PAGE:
The ad states San Diego is the home where Republican congressional candidate Bilbray said he lives.
"I live in Carlsbad, taking care of my mother," Bilbray said.
He said he has lived in the Carlsbad house since March 2005.
It is the address he used in his declaration of candidacy for the North County congressional seat.
Democrats said Bilbray does not live at that address.
"It was a convenient residence to use for this particular election since it is the 50th Congressional District," said County Democratic Party Chair Jess Durfee
In fact, there are serious questions about where Bilbray really lives.
Virginia property records show Bilbray claims a home in Alexandria, Va., as his primary residence, for tax purposes.
The same is true for a home in Imperial Beach.
Bilbray and his wife, Karen, also claim the Imperial Beach home as their primary residence.
"He's misleading us. He's stating different things, different places, for different purposes," said Durfee.
"If these records existed since last August, and they had issues with them, then why didn't they raise them before?" asked Bilbray.
Bilbray stands by his claims of his Carlsbad residence.
Neighbors told 10News they rarely ever see Bilbray at the house, which is his mother's home.
Another man, who lives right next door, said he wondered when people would catch on that Bilbray does not live here.
There are also allegations Bilbray's children testified they lived in Virginia for purposes of paying in-state college tuition there.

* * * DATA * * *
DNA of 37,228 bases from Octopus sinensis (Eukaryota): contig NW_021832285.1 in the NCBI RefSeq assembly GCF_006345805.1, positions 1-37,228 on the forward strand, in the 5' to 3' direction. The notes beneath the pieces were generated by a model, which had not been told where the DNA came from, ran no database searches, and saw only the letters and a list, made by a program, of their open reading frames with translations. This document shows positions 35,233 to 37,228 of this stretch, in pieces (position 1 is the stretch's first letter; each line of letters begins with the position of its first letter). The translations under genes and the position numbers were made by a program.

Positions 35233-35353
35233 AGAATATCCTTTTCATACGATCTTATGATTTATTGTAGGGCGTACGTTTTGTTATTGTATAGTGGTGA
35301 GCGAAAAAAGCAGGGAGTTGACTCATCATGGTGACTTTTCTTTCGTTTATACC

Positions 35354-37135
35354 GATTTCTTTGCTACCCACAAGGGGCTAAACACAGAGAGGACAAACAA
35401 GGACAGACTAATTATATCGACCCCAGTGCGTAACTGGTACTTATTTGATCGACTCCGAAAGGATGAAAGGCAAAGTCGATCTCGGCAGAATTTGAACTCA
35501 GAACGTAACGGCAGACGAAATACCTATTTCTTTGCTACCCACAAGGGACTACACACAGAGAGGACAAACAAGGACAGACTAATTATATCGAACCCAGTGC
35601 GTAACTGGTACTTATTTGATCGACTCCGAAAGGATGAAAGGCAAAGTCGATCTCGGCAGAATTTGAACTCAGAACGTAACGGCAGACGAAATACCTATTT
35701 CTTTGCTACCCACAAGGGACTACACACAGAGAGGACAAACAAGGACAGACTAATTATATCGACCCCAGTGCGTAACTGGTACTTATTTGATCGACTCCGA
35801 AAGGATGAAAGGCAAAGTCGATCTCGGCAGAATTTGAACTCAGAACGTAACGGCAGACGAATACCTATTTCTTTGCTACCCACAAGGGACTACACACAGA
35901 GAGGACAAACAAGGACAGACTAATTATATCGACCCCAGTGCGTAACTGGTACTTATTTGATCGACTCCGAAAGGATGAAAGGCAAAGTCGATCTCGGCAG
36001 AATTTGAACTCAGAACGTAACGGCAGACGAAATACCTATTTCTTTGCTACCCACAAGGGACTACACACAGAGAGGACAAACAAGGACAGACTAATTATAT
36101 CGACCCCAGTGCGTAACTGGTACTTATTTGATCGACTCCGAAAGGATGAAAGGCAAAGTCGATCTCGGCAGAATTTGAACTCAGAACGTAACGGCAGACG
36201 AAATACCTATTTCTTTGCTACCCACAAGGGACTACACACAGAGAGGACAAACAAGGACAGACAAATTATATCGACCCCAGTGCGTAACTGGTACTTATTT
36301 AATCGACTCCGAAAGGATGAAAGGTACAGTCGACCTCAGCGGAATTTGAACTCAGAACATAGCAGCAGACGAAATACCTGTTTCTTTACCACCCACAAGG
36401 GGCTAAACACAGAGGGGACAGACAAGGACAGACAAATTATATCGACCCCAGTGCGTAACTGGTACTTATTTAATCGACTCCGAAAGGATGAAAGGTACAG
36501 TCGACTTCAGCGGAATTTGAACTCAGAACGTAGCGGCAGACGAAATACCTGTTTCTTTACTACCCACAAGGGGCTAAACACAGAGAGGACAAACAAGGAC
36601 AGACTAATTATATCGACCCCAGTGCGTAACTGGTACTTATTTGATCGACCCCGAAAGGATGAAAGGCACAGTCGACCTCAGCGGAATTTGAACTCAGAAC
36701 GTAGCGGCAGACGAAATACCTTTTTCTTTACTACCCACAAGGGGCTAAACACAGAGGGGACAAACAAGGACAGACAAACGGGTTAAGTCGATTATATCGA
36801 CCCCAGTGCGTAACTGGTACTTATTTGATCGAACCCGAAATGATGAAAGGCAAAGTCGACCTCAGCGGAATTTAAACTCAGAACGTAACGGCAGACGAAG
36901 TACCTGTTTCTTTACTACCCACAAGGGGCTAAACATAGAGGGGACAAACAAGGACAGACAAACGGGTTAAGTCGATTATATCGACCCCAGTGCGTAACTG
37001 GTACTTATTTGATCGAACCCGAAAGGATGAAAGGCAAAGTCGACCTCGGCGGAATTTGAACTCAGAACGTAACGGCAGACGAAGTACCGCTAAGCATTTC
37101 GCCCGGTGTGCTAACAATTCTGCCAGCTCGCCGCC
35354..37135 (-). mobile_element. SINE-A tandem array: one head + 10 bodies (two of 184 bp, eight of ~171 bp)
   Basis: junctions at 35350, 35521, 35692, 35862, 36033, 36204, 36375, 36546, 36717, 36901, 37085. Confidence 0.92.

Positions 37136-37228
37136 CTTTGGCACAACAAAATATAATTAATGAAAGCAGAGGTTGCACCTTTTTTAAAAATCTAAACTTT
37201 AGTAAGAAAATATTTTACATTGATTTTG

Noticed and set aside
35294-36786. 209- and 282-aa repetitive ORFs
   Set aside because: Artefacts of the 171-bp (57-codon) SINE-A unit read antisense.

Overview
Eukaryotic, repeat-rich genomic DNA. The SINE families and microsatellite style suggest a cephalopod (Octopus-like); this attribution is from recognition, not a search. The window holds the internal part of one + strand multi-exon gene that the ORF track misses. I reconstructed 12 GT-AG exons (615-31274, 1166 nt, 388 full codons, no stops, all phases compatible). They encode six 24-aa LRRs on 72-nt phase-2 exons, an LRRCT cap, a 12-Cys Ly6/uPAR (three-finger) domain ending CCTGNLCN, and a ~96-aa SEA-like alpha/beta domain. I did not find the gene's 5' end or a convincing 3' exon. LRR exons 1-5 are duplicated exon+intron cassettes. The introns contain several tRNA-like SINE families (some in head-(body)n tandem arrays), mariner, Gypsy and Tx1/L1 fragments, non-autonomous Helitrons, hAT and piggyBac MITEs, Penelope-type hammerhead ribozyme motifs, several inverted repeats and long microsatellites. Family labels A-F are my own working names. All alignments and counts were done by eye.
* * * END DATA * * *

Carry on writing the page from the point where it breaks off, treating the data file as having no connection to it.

Final push for Busby.
Wednesday, May 17, 2006
Wednesday, 17 May 2006
(PRNewswire) - Former Vice President Al Gore, film producers Lawrence Bender and Laurie David, and NASA scientist Dr. James E. Hansen will participate in a panel discussion presented by WIRED Magazine at The Town Hall in New York City on Thursday, May 25th.
Gore will open the evening by framing the issues explored in "An Inconvenient Truth", his new film that examines the detrimental effects of global warming. WIRED contributor John Hockenberry will then moderate a solutions-focused conversation between Gore, Bender, David, and Hansen on what the public can do to act now in the fight against global warming.
"An Inconvenient Truth strives to educate a mass audience about the climate crisis, and does so in a powerful way," said Chris Anderson, Editor in Chief of WIRED Magazine. "The discussion will pick up where the film leaves off, focusing on the solutions, responsibilities and even controversies that we must face now in order to make a difference."